At the same time that billion-dollar companies pay zero taxes, there are still communities in America that don't have access to clean water, Buttigieg said.
Buttigieg's health care plan, "Medicare for All Who Want It," proposes expanding and improving Medicare but not making it universal or mandatory. One voter wanted to know whether this may just encourage employers to stop offering health care benefits.
“What we’ve got to do is make sure we set a floor, not a ceiling," Buttigieg responded. "So the floor is that there’s going to be this plan that is good, that is strong, that is available to everybody. And then if an company wants to set themselves apart, either because a union (is) negotiating for it, or because they want that to be their competitive edge, then they will continue to go beyond that.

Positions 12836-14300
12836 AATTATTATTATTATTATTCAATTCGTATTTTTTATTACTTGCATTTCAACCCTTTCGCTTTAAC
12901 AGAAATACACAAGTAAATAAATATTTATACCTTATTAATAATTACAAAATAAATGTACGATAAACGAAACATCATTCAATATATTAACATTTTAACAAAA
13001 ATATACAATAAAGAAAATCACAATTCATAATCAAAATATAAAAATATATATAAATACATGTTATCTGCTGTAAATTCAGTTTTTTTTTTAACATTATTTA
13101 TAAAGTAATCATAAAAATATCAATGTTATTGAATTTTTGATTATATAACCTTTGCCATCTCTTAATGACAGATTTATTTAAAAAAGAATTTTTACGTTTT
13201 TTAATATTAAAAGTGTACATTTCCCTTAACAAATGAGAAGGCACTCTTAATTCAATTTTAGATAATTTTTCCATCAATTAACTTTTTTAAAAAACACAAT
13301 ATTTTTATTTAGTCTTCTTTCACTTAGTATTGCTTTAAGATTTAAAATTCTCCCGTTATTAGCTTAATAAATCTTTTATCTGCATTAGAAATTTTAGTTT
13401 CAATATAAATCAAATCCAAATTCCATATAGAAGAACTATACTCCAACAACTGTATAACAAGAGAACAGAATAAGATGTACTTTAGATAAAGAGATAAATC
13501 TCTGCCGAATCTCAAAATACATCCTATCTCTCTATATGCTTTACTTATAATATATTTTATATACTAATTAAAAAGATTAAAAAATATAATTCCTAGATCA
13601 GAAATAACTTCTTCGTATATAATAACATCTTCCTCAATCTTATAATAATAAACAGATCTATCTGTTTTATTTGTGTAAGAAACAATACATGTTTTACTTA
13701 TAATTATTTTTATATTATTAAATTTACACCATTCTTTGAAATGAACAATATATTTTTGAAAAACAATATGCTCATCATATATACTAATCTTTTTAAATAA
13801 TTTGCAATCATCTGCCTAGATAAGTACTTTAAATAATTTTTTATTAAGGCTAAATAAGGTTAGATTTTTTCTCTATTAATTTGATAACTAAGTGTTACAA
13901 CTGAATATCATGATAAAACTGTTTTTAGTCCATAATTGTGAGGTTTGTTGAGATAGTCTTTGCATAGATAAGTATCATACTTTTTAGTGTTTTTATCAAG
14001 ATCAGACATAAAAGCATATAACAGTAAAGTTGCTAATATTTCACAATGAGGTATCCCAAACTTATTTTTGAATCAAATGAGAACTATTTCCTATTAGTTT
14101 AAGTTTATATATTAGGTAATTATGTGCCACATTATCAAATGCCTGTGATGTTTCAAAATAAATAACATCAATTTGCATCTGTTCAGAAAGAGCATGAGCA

"The truth is," he added, "that my plan will be so good that most people will want it anyway, and people will actually walk away from those private plans. But I’m not willing to assume that’s true. I want to let people decide that for themselves."
The mayor told voters that he and his teacher husband have six-figure student debt between them, so he is personally acquainted with the growing nationwide burden.
To help alleviate student debt, Buttigieg proposed improving the loan forgiveness for public service program by both simplifying the application process and expanding the professions that qualify. His plan also includes expanding Pell Grants and making public college free for all Americans in the bottom 80% of income.
In addition, college shouldn't be required to thrive in the U.S. economy, he said. He envisions a world where all Americans can find success, with or without college.
The U.S.-Mexico-Canada Agreement and the China trade deal are not enough to support farmers, Buttigieg said.
“We’ve got to have an actual strategy," he offered. "And the closest thing we’ve seen to a strategy out of this president is poking other countries in the eye and seeing what will happen. Usually they poke back, and then it comes down on our farmers.”